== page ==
Home   News

Winter Stored Grain Management

By Kristina TeBockhorst

Grain needs to be checked regularly, preferably at least every two weeks, through the winter so that a problem can be detected before it becomes a disaster to deal with. Below are some tips to help manage stored grain during the winter:

  • Turn on the fans while someone else waits at the roof access door to smell the first flush of air that moves through the grain. Musty or sour smells indicate mold growth. To get an earlier indication of mold growth, use a handheld CO2 monitor to check for rising CO2 levels coming off of the grain.
  • Poor quality grain, which includes low test weight grain or damaged grain with broken kernels or a high percentage of fines, is difficult to store, and needs to be checked more frequently through the winter. Have a plan for that grain and move it as soon as possible to avoid development of problems.
  • Store your dry grain between 30-40 degrees F for winter storage. Cooling the grain below 30 degrees isn’t recommended, as it brings the possibility of frozen grain chunks during unloading.
  • Remember that the cooling front moves up through the grain as fans push cool air up through the bin floor or ducts. Don’t turn off the fans until the cooling cycle is complete and the grain at the top of the bin is cooled. Fans designed for aeration can take up to a week to complete a cooling cycle, while larger fans sized for natural air drying may take less than a day. Find more information on aeration here.
  • Aeration should also be done routinely throughout the winter to maintain cool and even temperatures in the bin. Uneven temperatures in the grain bin can occur when the grain mass isn’t cool enough going into winter, resulting in cooler grain along the bin walls and warmer grain in the core. This temperature difference can cause convection currents that deposit moisture on the grain surface, causing spoilage and crusting. Other reasons for uneven temperatures in the bin include solar heating of grain under the roof and along the bin walls, as well as heating from insect and mold activity. Level the grain surface to improve aeration and prevent issues caused by accumulated fines by spreading grain or coring the bin.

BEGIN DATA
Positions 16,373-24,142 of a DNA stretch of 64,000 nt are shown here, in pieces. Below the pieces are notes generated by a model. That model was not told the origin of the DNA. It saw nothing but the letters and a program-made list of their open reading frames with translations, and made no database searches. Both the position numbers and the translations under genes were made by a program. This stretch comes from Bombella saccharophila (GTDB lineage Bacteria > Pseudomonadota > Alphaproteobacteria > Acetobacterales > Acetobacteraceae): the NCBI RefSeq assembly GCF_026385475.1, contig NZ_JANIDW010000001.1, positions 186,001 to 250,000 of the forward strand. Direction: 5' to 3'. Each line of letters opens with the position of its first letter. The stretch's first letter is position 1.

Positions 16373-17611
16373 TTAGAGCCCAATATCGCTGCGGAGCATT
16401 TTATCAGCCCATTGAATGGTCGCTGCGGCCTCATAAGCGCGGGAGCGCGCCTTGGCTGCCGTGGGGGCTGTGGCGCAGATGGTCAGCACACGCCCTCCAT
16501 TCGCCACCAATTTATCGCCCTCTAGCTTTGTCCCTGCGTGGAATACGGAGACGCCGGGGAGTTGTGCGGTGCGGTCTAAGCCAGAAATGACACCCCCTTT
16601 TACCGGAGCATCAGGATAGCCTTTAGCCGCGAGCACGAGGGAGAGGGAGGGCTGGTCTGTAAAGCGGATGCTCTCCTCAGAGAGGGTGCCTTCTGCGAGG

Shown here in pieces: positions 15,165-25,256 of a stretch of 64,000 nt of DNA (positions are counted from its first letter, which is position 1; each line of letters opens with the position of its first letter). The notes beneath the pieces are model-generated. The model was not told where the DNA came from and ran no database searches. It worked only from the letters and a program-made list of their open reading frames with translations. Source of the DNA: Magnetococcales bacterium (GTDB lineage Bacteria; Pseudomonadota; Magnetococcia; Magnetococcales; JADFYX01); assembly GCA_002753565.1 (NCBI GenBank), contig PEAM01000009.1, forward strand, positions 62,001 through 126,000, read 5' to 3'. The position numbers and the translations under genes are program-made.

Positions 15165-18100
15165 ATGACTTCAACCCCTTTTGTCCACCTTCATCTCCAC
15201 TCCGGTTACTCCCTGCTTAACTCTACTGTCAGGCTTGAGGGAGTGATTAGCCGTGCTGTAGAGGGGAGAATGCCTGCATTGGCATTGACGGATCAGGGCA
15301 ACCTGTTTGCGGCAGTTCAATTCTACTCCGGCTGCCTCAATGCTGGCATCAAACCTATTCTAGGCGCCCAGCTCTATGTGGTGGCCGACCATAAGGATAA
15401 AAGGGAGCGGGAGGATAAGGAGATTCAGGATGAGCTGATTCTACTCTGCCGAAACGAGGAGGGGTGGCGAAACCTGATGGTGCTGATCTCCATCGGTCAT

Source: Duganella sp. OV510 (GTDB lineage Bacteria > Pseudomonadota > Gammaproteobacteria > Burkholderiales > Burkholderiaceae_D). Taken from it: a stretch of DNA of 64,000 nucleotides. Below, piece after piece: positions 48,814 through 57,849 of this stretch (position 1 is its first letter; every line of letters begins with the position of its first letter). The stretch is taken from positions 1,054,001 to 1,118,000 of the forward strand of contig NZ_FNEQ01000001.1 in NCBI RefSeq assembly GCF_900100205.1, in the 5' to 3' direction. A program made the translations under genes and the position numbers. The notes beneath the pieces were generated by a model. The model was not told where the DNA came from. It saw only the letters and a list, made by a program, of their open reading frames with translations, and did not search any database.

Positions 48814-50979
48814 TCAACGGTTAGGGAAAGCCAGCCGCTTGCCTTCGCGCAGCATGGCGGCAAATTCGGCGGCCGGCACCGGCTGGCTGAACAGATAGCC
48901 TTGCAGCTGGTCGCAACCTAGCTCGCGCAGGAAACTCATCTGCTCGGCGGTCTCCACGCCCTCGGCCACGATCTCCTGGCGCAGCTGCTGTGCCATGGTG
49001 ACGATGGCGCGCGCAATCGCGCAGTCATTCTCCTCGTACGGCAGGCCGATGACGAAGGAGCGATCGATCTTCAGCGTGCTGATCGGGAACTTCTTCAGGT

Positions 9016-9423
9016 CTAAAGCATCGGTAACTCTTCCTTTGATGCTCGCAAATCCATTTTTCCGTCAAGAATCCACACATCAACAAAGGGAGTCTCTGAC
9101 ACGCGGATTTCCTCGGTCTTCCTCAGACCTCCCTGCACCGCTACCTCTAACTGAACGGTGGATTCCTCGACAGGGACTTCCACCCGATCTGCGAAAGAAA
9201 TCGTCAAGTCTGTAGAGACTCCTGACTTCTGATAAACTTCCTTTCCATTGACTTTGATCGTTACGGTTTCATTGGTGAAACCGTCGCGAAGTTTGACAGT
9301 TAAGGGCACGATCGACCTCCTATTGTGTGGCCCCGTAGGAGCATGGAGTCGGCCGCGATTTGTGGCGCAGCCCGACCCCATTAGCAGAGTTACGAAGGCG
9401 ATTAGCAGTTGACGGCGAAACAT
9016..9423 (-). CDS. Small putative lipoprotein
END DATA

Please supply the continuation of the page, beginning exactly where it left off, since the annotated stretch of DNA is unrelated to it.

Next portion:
• When monitoring grain, always use a lock-out tag-out system so unloading equipment isn’t turned on while someone is inside the bin. Use the buddy system anytime you enter a bin and use a life harness when available. If crusted grain is stuck on the surface or along the bin walls, always prod grain from above the grain to avoid being buried when grain is released. Use extreme caution around spoiled grain, as tragic accidents are more common when grain is spoiled and doesn’t flow as easily out of the bin.
Source :

Trending Video

What is Regenerative Agriculture?

Video: What is Regenerative Agriculture?

Regenerative agriculture can help us fight the impacts of climate change while restoring ecosystems, water and carbon cycles, and spurring economic growth. But what is regenerative agriculture? NRDC wanted to learn more from the farmers and ranchers doing the work, so we interviewed 113 growers, and they told us what regenerative agriculture means to them. We learned that regenerative agriculture goes beyond farming practices. Produced in collaboration with Kiss the Ground, this video summarizes what regenerative agriculture is, as told by the farmers and ranchers we interviewed.